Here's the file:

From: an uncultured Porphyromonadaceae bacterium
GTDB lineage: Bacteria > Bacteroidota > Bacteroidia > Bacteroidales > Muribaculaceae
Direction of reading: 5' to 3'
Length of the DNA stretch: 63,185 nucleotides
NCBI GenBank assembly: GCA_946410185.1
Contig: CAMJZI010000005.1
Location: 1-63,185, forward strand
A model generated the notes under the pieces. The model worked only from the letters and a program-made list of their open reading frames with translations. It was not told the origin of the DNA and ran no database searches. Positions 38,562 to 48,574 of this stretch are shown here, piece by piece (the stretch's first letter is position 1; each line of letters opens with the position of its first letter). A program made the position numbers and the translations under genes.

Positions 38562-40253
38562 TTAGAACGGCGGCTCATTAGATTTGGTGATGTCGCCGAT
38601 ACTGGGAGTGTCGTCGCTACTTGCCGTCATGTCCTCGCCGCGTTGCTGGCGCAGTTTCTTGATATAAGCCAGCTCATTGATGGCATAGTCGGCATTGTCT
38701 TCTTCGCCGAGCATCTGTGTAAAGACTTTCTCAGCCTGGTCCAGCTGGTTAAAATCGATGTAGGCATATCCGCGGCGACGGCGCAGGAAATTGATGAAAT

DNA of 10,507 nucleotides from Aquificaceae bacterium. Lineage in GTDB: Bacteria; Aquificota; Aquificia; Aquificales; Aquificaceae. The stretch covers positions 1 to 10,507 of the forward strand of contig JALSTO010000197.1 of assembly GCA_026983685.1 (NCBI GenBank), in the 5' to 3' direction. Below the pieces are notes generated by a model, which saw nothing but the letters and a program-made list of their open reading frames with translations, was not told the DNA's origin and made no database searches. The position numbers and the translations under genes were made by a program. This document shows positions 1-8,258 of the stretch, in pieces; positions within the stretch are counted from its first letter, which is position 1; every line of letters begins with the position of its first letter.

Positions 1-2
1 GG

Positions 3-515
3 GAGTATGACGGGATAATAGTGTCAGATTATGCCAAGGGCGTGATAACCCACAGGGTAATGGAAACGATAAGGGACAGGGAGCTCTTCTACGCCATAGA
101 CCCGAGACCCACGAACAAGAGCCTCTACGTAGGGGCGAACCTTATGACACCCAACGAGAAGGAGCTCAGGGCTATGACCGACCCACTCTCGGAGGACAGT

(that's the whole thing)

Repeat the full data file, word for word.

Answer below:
From: an uncultured Porphyromonadaceae bacterium
GTDB lineage: Bacteria > Bacteroidota > Bacteroidia > Bacteroidales > Muribaculaceae
Direction of reading: 5' to 3'
Length of the DNA stretch: 63,185 nucleotides
NCBI GenBank assembly: GCA_946410185.1
Contig: CAMJZI010000005.1
Location: 1-63,185, forward strand
A model generated the notes under the pieces. The model worked only from the letters and a program-made list of their open reading frames with translations. It was not told the origin of the DNA and ran no database searches. Positions 38,562 to 48,574 of this stretch are shown here, piece by piece (the stretch's first letter is position 1; each line of letters opens with the position of its first letter). A program made the position numbers and the translations under genes.

Positions 38562-40253
38562 TTAGAACGGCGGCTCATTAGATTTGGTGATGTCGCCGAT
38601 ACTGGGAGTGTCGTCGCTACTTGCCGTCATGTCCTCGCCGCGTTGCTGGCGCAGTTTCTTGATATAAGCCAGCTCATTGATGGCATAGTCGGCATTGTCT
38701 TCTTCGCCGAGCATCTGTGTAAAGACTTTCTCAGCCTGGTCCAGCTGGTTAAAATCGATGTAGGCATATCCGCGGCGACGGCGCAGGAAATTGATGAAAT

DNA of 10,507 nucleotides from Aquificaceae bacterium. Lineage in GTDB: Bacteria; Aquificota; Aquificia; Aquificales; Aquificaceae. The stretch covers positions 1 to 10,507 of the forward strand of contig JALSTO010000197.1 of assembly GCA_026983685.1 (NCBI GenBank), in the 5' to 3' direction. Below the pieces are notes generated by a model, which saw nothing but the letters and a program-made list of their open reading frames with translations, was not told the DNA's origin and made no database searches. The position numbers and the translations under genes were made by a program. This document shows positions 1-8,258 of the stretch, in pieces; positions within the stretch are counted from its first letter, which is position 1; every line of letters begins with the position of its first letter.

Positions 1-2
1 GG

Positions 3-515
3 GAGTATGACGGGATAATAGTGTCAGATTATGCCAAGGGCGTGATAACCCACAGGGTAATGGAAACGATAAGGGACAGGGAGCTCTTCTACGCCATAGA
101 CCCGAGACCCACGAACAAGAGCCTCTACGTAGGGGCGAACCTTATGACACCCAACGAGAAGGAGCTCAGGGCTATGACCGACCCACTCTCGGAGGACAGT